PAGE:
A Manager’s Guide to Starting a Computer Vision Program

Abstract: With every passing day, deep learning and computer vision are taking the world by storm. But what does this mean for your typical data science team? How do you know if you should be using computer vision in your work, and how do you get started?

This talk will provide a guide for data science leaders and managers who are thinking about dipping their toes into computer vision. It will help you think through a set of sequential questions that you’re likely to encounter along the way:

Should you use a fully out-of-the-box solution like AWS Rekognition or Google Cloud Vision?

Should you build your own custom models without writing code by making use of a service like Google AutoML Vision or Clarifai? When should you decide to code your own models instead?

If you code your own models, what infrastructure should you use? Do you need to invest in your own on-premise GPU’s or are cloud GPU’s sufficient? Or maybe you should you use a hosted service for training and deployment?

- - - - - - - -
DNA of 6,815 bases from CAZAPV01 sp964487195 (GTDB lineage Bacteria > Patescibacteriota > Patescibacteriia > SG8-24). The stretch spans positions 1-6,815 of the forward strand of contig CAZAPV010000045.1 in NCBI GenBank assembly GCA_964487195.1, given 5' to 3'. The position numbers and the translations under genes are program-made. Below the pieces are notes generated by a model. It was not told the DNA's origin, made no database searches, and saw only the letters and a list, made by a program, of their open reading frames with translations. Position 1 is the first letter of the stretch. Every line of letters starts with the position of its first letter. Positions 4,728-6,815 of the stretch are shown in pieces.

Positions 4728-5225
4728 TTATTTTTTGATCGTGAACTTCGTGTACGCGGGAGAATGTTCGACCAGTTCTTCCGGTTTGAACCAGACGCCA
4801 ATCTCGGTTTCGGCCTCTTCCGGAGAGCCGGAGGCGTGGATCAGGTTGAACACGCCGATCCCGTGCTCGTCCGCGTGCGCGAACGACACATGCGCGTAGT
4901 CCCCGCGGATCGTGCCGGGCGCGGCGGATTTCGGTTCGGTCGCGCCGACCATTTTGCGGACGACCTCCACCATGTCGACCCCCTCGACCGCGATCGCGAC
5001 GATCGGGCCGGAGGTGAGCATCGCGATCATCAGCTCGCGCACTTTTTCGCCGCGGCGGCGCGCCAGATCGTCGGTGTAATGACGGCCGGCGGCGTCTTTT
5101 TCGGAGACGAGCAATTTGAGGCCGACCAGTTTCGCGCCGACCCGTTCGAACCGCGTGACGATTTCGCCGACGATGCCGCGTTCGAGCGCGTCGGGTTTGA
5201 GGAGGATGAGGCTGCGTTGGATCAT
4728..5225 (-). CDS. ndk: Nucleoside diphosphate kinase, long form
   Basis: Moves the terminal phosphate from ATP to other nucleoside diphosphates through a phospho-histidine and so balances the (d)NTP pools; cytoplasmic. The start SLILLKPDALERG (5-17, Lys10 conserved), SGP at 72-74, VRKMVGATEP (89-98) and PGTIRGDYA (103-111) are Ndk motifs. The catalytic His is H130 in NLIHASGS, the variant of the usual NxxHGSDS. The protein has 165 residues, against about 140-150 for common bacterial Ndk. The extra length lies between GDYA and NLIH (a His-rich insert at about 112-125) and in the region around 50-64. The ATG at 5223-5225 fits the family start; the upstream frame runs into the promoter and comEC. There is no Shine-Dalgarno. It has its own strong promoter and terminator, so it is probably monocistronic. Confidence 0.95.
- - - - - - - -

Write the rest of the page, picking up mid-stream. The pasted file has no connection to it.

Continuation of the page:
Keras, PyTorch,Tensorflow (Eager), MXNet, Gluon--it seems like a new framework emerges every month. What factors should you consider when you’re deciding on a language and framework?

Where do you find talent? Should you hire it or grow it?


This talk will draw heavily on my experiences at ShopRunner, an e-commerce network offering its members free two-day shipping, free returns, and seamless checkout at hundreds of retailers, where we’ve been building a computer vision program to turn tens of millions of product images into compelling consumer features across our website, mobile app, and browser extension.

Bio: Michelangelo D’Agostino is the senior director of data science at ShopRunner, leading a team that leverages e-commerce data from a network of over 140 retailers to build personalization products for ShopRunner's 6 million members. Prior to ShopRunner, he led the data science R&D team at Civis Analytics, a Chicago-based data science consulting and software startup that helps companies and nonprofits better utilize their data. Michelangelo was a senior analyst in digital analytics with the 2012 Obama re-election campaign, where he helped to optimize the campaign’s email fundraising juggernaut and analyzed social media data. He's also been a mentor with the Data Science for Social Good Fellowship. Michelangelo holds a PhD in particle astrophysics from UC Berkeley and got his start in analytics sifting through neutrino data from the IceCube experiment. He’s also written about science and technology for the Economist.

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